Early in his presidential term, President Biden sent a bill to Congress called the U.S Citizen Act of 2021. The bill–a stark contrast to the previous administration’s approach to immigration–would seek to create a legalized pathway to citizenship for many incoming and current immigrants in the U.S. The goal of the bill is to “manage and secure” the U.S border by creating a system that makes citizenship more accessible to other immigrant groups. The three core focus areas of the bill center around a pathway to citizenship for undocumented people already living in the U.S, enhancing border security through technology and infrastructure, and learning more about the causes of the immigration crisis by looking at the countries that are producing the most immigrant populations.
The main proponent of the bill comes in the form of a pathway to citizenship for many “Dreamers, TPS holders, and immigrant farmworkers” already residing in the country. If they pass “criminal and national security checks and pay their taxes” they would be eligible for a green card immediately under the act, and eligible to apply for citizenship after three years. At their discretion, the Secretary of the Department of Homeland Security (DHS) could waive the requirement to be physically present in the U.S for people who are deported after January 20, 2017, if they left to be reunited with family or for humanitarian reasons.
There is also an increase in immigrant support by implementing policies that would help keep families together and amending the use of the word “alien” to non-citizen. It would also improve the employment verification process to protect workers from being exploited through various organizations, and it seeks to increase diversity through the NO BAN act and the number of diversity visas issued. Lastly, it helps immigrants by furthering transition into American society and economy though programs that help increase English proficiency, inclusivity, and ability to stay and work in both STEM and labor-intensive work sectors.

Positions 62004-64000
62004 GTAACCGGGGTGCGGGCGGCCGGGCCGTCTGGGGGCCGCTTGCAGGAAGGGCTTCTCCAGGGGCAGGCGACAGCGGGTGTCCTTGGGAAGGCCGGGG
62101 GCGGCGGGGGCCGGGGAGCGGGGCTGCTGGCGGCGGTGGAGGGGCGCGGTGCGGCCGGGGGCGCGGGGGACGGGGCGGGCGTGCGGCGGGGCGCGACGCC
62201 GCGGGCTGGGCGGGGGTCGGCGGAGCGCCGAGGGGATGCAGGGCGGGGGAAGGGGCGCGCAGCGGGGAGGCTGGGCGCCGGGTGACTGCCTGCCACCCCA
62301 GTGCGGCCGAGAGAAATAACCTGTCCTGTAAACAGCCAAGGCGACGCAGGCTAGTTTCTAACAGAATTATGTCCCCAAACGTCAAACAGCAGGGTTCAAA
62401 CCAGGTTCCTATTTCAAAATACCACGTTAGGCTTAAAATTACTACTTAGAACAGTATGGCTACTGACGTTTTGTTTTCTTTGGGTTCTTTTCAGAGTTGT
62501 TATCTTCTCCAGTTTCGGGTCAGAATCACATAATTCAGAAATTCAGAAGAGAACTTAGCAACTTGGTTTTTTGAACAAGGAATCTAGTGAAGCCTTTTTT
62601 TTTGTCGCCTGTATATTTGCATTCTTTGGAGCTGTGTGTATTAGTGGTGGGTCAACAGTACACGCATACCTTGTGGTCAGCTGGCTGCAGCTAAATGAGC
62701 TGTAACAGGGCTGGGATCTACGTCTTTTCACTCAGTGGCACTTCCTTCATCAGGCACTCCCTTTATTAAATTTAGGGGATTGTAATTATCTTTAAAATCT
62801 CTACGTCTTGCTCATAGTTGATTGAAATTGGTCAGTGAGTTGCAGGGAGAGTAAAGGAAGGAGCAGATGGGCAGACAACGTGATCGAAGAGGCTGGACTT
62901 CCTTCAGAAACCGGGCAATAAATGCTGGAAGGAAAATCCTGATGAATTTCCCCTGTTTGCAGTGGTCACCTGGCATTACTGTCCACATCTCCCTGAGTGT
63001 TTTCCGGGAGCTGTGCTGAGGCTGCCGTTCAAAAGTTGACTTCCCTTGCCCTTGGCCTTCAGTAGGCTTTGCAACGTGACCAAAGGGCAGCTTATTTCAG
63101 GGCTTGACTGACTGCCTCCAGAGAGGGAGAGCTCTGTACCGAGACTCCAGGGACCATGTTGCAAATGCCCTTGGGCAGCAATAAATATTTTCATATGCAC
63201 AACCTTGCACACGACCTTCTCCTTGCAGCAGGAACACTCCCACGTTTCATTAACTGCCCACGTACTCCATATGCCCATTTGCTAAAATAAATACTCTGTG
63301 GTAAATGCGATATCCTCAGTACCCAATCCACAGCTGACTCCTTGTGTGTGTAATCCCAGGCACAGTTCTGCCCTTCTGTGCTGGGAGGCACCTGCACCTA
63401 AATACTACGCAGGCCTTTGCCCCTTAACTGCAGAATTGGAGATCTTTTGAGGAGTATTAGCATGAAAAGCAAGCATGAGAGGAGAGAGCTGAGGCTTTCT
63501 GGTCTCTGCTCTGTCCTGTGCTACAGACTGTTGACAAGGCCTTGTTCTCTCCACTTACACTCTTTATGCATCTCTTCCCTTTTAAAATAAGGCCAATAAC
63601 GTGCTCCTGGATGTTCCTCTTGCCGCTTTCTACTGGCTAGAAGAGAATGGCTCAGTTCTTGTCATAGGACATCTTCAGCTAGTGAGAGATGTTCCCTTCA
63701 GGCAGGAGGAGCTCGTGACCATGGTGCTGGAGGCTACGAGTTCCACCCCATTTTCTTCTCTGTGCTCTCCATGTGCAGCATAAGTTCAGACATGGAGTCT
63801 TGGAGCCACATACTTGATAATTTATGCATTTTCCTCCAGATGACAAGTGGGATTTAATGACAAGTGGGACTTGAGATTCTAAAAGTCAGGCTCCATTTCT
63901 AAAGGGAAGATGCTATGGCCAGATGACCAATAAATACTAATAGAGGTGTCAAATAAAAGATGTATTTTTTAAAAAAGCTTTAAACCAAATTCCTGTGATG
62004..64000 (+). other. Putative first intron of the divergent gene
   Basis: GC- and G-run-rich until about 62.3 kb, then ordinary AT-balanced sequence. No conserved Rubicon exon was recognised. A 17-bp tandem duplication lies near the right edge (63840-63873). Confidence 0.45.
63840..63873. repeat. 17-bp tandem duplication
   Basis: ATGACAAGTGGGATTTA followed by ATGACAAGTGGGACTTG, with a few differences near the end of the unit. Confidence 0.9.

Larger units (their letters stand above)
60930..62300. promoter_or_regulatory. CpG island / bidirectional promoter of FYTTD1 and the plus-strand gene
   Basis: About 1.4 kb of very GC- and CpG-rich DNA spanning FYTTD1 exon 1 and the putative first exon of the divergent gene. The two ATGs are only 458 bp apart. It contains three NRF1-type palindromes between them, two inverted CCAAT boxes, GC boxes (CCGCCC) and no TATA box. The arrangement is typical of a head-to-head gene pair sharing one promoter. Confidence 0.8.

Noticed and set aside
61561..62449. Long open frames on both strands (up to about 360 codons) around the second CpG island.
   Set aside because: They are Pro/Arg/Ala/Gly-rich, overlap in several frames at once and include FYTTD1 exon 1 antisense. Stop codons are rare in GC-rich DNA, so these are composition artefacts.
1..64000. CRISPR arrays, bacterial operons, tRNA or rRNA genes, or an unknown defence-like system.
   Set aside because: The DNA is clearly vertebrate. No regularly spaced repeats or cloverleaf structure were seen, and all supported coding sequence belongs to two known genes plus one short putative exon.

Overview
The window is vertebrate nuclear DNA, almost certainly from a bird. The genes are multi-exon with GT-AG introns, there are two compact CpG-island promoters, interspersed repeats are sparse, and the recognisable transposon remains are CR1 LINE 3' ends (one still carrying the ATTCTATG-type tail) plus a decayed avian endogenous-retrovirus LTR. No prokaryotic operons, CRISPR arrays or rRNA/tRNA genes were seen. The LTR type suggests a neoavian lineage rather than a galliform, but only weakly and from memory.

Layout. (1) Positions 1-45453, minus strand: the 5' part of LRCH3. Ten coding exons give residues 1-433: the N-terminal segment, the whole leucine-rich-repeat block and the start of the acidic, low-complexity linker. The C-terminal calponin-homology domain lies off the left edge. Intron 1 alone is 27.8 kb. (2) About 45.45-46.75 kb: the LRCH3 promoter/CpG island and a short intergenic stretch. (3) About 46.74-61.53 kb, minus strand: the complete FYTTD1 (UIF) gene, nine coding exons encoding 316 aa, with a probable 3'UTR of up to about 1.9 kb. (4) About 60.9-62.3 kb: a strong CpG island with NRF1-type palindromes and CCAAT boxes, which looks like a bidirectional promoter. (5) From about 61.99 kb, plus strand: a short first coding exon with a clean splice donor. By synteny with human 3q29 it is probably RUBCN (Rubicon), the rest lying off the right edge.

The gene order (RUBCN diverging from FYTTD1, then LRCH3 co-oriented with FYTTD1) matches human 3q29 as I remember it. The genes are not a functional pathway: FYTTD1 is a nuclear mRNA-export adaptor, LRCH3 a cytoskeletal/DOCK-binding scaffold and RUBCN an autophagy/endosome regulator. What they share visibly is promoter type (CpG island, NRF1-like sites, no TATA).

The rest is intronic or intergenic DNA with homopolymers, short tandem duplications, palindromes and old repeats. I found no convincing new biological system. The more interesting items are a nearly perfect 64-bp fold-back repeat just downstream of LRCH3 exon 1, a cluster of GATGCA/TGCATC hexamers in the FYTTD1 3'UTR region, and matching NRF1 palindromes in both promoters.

Another focus of the U.S Citizenship Act is the improvements to border security. New technology meant to expediate the process of screening and scanning for illegal drugs in various ports of entry. Technologies meant to improve the process for asylum seekers and for border patrol to break out when needed for apprehension. The bill also seeks to improve training and education for officers and agents for Border Patrol. Additional measures will be implemented to better protect immigrants through the implementation of “rescue beacons” and new standards of treatment for people in custody.
Other improvements are geared towards understanding the causes that are fueling the waves of immigration, such as increased support to Honduras, El Salvador, and Guatemala to address those issues will be given. Immigration courts and asylum applications will see further improvements to relieve backlogs.
The U.S Citizenship Act of 2021 is still looking at an uphill climb to come into legal force because it requires some level of bipartisan support (ten republicans and all the democrats would need to approve it in the Senate), but there is a possibility that it can become a reality.